NICK PRICE: The problem is that we've always been -- from 9, 10, 11, 12, the last four or five players on our team, we've always been weaker. We just don't have the depth that the U.S. does, and neither does Europe for that matter. So when you have all the players playing, basically, you have 34 points, those extra 6 points just expose the weaker team down the bottom. And I think, if you look, that's probably where the deciding factor has been over the years. So there's no doubt, if you look on paper and you look on form, the American team, both the Ryder Cup and the Presidents Cup, always have the strongest team. But to me, the Ryder Cup and the Presidents Cup shouldn't be about who has the strongest team. It should be about a competition. Like I say, win, lose, or draw, you want it to be exciting on Sunday. You don't want the thing to be over. We were 14-8 down. We were six points down going into the singles last year, and I can honestly tell you, of all the teams I've been on and also fortunate enough to be captain of, that last year's, or 2013's team, was the most motivated team I think I've ever been a part of. So it was pretty depressing when we were six points down going into the singles on Sunday. But having said that, there's never a perfect answer to any format. We just feel that the less points that there are in the team matches, the more chance it is of being exciting on Sunday. So that's been our argument all along. And Jay and I have spoken about this. We're always going to be friends. It has nothing to do with it, and we have differences of opinion on it. But if I was in his situation, I'd also be very apprehensive to change. Part of the rules in the Presidents Cup which differ from the Ryder Cup is that the captains have to make changes, and I said to Tim Finchem, I said, that's never going to work because we're standing on two opposite sides. It needs to be addressed -- for the long term future of it anyway, it needs to be addressed by people who aren't as -- are a little more independent of it and say, okay, this is maybe the way we should go. So hopefully, we'll see what happens tomorrow.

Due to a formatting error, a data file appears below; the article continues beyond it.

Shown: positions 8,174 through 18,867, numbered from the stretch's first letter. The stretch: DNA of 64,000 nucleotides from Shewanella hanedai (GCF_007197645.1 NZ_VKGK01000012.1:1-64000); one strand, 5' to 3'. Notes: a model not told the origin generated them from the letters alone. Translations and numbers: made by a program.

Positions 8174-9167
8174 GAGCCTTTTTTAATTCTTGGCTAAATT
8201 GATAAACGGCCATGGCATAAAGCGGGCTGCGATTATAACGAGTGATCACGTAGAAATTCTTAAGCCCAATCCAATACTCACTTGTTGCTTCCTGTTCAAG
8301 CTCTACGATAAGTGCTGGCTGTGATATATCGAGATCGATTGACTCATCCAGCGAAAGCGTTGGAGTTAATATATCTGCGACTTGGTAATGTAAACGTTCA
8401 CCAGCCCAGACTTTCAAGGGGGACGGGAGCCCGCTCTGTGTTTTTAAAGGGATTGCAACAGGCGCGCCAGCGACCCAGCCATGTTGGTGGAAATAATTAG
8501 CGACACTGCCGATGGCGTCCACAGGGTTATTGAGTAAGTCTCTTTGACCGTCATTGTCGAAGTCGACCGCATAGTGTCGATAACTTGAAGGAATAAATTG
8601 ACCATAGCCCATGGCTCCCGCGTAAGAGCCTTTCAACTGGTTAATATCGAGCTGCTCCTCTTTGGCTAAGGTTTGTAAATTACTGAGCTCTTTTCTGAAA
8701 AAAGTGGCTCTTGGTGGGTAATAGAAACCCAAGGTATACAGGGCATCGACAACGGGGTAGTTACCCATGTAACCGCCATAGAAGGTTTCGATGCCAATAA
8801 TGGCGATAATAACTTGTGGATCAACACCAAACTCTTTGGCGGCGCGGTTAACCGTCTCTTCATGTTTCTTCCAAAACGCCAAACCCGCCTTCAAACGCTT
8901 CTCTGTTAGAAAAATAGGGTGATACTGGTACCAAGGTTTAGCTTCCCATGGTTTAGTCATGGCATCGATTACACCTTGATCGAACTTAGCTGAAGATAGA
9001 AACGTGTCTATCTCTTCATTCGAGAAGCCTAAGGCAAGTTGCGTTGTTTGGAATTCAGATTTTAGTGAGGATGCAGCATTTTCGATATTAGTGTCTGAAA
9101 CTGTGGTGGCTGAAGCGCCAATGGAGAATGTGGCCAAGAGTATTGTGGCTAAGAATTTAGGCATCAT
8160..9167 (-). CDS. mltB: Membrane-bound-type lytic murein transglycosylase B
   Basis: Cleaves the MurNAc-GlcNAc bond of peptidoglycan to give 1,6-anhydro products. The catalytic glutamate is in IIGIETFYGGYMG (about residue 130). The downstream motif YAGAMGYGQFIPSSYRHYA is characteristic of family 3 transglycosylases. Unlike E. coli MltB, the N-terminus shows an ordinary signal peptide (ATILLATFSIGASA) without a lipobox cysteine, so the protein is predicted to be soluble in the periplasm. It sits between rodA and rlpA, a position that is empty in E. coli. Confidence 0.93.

Q. Jay, have you talked to Bill since Sunday? How much did the Presidents Cup possibly come up after what happened at Quicken Loans?
JAY HAAS: We texted a little bit, and then I talked to him fairly soon after he finished. He was on his way to the airport. Obviously, he was very disappointed in the way he finished. He went from 17-under through 65 holes to the worst golfer on the planet, in his eyes. I've certainly been there, maybe not 17-under before, but finished poorly in countless tournaments and very dejected and everything. So I tried to stress the positives with him. It's going to happen. You play this game, it's going to happen more times than you want it to happen. But I honestly don't think that the Presidents Cup is that much on his mind, and he said that he wants to make it as bad as anybody wants to make it, no more, no less. So people remind him, I'm sure, what would it mean to you to make your dad's team and all that? I think he has a good perspective on that part of it. I don't know if I would, but I try to stress to him all the time the only shot you can control is the next one. You can't control what's going to happen tomorrow, what your opponent's going to do. You work on the first tee shot tomorrow. That's about all you can think about right now. He was disappointed, but at the same time, since the PLAYERS, he really hadn't been in that position. He was maybe working on a few things and maybe patched it together for 3 1/2 rounds, and it finally caught up to him a little bit. Hopefully, he'll bounce back and get in that position again and do a little bit better job of finishing it off. He was very discouraged, and I felt sick for him. But we've seen it happen in a lot of different players. He's not the only one and won't be for the future.

LAURA NEAL: Captains, thank you for your time.